On March 20, 1995, Williams and his father, Carl Fisher, were walking south on Princeton Avenue in Chicago near 113th Street when they were attacked by a group of young men. Two shots were fired at Williams, killing him, and the group then scattered. Officer Kevin Williams and his partner were standing outside their squad car a short distance away and heard the shots. They then saw approximately 10 to 12 young men running from the direction where they heard the gunshots. Officer Williams went to the scene and saw Williams on the ground in a pool of blood. The only other person still in the area was Fisher. Officer Williams asked Fisher if he knew who had shot his son, and Fisher told him yes. Fisher gave Officer Williams the name of "Little Anthony."

At a hearing on defense counsel's motion to suppress the arrest before Lofton's first trial, Officer Williams confirmed that on the police report he generated after the incident, he wrote that Williams was shot by Little Anthony. Officer Williams testified that he later discovered that Little Anthony went by the name of Antonio Fountain. Officer Williams said that Fisher did not mention Lofton. Officer Williams testified that he wrote "AKA Gerald Lofton" next to Fountain's name on the report because he later overheard Norman Moss, who was being questioned by police at the station in connection with the incident, tell another officer that Lofton was the shooter. Officer Williams said that he initially assumed that Lofton and Fountain were the same person.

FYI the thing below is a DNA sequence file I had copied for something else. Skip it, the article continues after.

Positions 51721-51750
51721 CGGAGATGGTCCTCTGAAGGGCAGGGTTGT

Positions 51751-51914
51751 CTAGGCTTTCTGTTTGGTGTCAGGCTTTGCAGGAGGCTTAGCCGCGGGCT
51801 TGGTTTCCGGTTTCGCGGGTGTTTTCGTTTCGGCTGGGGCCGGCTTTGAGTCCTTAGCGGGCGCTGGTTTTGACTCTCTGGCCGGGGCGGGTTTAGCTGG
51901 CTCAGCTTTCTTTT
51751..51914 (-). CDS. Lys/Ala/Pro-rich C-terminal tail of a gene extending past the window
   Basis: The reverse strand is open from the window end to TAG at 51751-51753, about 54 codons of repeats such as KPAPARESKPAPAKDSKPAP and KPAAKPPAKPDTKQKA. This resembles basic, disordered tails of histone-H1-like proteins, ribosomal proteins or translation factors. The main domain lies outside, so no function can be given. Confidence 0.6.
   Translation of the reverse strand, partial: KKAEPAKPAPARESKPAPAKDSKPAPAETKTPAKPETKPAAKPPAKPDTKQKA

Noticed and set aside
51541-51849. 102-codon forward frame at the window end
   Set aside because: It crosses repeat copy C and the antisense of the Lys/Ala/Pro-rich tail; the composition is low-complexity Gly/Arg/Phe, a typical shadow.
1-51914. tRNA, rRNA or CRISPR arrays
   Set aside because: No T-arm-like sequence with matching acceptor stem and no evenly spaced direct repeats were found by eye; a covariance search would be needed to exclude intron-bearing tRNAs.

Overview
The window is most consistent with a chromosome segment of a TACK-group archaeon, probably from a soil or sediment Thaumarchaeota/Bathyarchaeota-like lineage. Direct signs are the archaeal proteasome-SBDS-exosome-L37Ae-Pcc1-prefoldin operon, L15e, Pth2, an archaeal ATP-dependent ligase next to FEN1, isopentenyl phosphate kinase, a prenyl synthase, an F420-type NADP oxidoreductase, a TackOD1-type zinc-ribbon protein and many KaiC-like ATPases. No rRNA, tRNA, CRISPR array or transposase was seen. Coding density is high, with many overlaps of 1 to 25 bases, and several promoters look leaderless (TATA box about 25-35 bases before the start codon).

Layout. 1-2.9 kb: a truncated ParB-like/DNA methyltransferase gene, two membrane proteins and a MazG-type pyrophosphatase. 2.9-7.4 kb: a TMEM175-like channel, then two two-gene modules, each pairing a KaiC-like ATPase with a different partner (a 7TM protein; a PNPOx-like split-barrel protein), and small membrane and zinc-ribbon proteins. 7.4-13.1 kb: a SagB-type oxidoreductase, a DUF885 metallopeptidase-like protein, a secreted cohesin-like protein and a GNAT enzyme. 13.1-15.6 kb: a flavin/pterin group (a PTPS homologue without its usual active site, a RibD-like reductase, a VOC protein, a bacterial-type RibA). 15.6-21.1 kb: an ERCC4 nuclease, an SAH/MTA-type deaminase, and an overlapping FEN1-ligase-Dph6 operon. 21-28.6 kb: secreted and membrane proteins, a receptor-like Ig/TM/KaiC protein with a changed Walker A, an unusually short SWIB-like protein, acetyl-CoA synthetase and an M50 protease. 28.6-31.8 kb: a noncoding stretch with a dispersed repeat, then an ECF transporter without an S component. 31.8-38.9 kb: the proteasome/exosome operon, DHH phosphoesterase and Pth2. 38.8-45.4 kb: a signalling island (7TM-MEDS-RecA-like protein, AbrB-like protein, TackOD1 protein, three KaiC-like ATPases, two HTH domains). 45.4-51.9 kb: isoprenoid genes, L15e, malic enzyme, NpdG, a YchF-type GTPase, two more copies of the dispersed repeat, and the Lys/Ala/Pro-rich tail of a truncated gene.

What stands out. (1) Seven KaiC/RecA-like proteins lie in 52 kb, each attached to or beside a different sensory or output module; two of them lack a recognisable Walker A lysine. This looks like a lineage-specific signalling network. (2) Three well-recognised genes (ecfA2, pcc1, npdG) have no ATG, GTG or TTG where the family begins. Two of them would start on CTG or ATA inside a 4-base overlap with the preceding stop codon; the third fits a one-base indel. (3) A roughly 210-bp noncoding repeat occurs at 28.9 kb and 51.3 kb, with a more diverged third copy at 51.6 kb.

At the second trial, Fisher testified that on March 20, 1995, his son was visiting him. At approximately 5 p.m., Fisher left his house with his son to walk him back to his own residence a few blocks away. They were walking southbound on Princeton and Fisher said that he heard someone coming up behind them. He turned and saw a group of four or five young men walking toward them at a fast pace. Fisher said that he knew his son was in a gang and he knew about the different gang territories, so he told his son that they were coming for him and to get out of there. Fisher recognized one of the young men in the group as someone he knew from the neighborhood as Little Anthony. The group attacked them and Fisher and Williams fought back. During the attack, Fisher was fighting with two of the young men and he stepped back and fell over the curb. As he was getting back up, he heard someone say, "Where is the nine, where is the nine?" Fisher said that he looked for his son and saw Lofton with a gun in his hand, hitting Williams with it. Fisher shouted, "No, don't do it!" He then heard two shots and the group scattered. Fisher saw Little Anthony running across the street with the gun in his hand. His son was on the sidewalk and he ran to him, but Williams was unresponsive. Fisher started shouting for help.